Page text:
Actor, writer and filmmaker Shia LaBeouf hit stardom early, receiving a nomination for the Young Artist Award, and winning a Daytime Emmy Award in his teens. A few years later, he was directing short films, though he didn’t become a household name until he headlined Michael Bay’s Transformers films as Sam Witwicky. While his career continued to blossom, his personal behaviour became increasingly erratic. Honey Boy is almost as if he is trying to explain to the public why he started making the news for all the wrong reasons.

While in rehab, LaBeouf wrote a script as a part of his healing process. The script was autobiographical in nature and was based on experiences from his traumatic childhood with his apparently abusive father, a Vietnam War veteran who held several odd jobs, including that of a rodeo clown.

Directed by Alma Har’el, the script has been adapted into a character-driven film called Honey Boy, which is the nickname given to LaBeouf by his father. This nickname was likely chosen by his father because of the money he earned as an actor. Rather than a son, he looked at him like a magical money pot.

Writing a script based on one’s life, as Shia LaBeouf has done with Honey Boy, may seem self-indulgent. But many good works of art are often introspective and, in this case, cathartic

Writing a script based on one’s life may seem self-indulgent, but many good works of art are introspective. When done right, a personal project such as Honey Boy can feel authentic and insightful rather than pretentious.

Honey Boy is fascinating yet challenging to watch, especially if mental or physical abuse from a mentally unstable caregiver has shaped your life. The film begins in the present day, where movie star Otis Lort (Lucas Hedges) is in a downward spiral. After crashing his car once again, he is sent to rehab where, to his disbelief, he is told by his counselor, Dr. Moreno (Laura San Giacomo) that he has post-traumatic stress disorder (PTSD).

Like anyone who has internalised an abusive childhood, Otis finds it hard to accept that abuse from a parent can result in PTSD. Here, the film goes back to his childhood, where Otis, now brilliantly in the past by teenage actor Noah Jupe, is a budding young actor living with his abusive father, James (LaBeouf) in a seedy motel complex.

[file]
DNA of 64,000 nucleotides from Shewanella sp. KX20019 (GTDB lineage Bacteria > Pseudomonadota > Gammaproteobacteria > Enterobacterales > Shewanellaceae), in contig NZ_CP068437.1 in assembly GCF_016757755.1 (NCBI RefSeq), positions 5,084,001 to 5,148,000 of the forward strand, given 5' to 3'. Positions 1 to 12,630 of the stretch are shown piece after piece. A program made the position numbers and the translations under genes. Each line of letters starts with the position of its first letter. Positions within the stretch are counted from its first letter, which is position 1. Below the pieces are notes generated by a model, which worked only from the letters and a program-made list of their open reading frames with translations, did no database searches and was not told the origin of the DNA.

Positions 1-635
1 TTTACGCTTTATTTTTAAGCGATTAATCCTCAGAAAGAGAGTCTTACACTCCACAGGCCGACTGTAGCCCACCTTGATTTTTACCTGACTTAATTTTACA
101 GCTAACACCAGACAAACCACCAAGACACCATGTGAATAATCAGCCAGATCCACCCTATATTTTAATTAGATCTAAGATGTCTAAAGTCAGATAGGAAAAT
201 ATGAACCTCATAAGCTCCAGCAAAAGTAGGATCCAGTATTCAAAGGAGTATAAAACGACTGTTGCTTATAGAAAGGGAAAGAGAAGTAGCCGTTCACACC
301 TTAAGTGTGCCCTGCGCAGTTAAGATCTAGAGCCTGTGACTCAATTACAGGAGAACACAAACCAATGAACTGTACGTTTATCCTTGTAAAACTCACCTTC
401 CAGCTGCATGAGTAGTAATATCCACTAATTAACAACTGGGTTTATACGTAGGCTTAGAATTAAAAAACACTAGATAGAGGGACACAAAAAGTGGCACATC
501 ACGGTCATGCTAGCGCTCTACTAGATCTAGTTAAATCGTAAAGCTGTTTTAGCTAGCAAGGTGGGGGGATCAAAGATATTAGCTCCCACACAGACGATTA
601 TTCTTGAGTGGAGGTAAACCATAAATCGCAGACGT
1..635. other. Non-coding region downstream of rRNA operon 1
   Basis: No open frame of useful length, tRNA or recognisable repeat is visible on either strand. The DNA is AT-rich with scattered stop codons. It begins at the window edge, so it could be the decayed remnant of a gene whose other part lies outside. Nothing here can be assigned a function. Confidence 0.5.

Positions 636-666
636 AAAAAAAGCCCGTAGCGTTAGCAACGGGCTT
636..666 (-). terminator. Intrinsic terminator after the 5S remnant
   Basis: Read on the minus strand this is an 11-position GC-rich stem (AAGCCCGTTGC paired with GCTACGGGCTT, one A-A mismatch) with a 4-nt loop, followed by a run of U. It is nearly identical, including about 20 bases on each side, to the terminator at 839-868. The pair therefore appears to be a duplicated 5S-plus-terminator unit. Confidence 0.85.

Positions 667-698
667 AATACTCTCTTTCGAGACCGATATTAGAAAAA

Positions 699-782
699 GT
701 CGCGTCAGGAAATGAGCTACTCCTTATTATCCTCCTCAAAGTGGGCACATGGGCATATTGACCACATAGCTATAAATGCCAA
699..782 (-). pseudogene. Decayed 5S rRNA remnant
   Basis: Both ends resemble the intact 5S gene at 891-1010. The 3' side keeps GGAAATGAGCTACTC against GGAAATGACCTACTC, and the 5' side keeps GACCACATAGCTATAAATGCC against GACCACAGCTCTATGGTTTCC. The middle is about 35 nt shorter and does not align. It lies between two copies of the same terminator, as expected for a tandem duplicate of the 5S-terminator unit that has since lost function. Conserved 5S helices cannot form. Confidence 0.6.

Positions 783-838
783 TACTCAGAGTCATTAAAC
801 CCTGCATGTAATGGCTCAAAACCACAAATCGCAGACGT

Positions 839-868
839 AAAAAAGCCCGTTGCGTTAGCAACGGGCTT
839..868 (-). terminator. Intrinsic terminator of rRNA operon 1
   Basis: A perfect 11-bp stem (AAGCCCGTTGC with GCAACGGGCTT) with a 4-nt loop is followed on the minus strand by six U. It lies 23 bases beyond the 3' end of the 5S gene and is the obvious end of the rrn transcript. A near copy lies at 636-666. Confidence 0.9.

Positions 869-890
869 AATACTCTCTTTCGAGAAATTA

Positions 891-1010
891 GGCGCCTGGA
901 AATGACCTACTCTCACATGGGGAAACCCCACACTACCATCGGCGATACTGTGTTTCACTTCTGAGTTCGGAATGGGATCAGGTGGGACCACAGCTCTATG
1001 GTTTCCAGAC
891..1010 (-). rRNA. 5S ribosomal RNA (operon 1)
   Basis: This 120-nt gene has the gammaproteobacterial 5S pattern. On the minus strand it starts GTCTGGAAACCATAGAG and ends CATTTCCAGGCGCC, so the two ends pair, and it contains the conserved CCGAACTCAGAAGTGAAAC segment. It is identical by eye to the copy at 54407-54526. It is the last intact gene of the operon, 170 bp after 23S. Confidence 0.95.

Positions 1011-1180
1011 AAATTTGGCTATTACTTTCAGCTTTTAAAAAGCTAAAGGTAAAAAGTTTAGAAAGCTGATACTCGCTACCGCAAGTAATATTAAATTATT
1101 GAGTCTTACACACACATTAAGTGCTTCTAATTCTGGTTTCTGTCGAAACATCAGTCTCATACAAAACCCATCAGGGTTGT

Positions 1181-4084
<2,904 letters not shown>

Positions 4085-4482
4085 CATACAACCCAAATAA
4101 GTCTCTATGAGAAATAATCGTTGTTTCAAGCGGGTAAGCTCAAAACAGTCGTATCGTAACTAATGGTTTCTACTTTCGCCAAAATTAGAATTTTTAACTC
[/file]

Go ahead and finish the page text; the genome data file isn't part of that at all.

The decision to have LaBeouf play James makes Honey Boy even more special. It would have been easy for LaBeouf to play him as a monster. After all, James physically abuses his son. Even worse, he mentally abuses him, shattering his confidence at every turn, pushing him to smoke cigarettes, and loudly fighting with his estranged mother on the phone in filthy language — traumatising for any child. James is also an alcoholic who only turned towards sobriety after sexually assaulting a woman. The attempted rape landed him on the list of sex offenders. LaBeouf tries to find the humanity in James with his measured performance, and his nuanced characterisation of him in his script.

It couldn’t have been easy for LaBeouf to play a man with whom he had a deeply complicated relationship. But as the film unfolds, it’s easy to feel the catharsis. The film preaches that letting go is the best way to heal.

Rated R for pervasive language, some sexual material and drug use

Published in Dawn, ICON, July 26th, 2020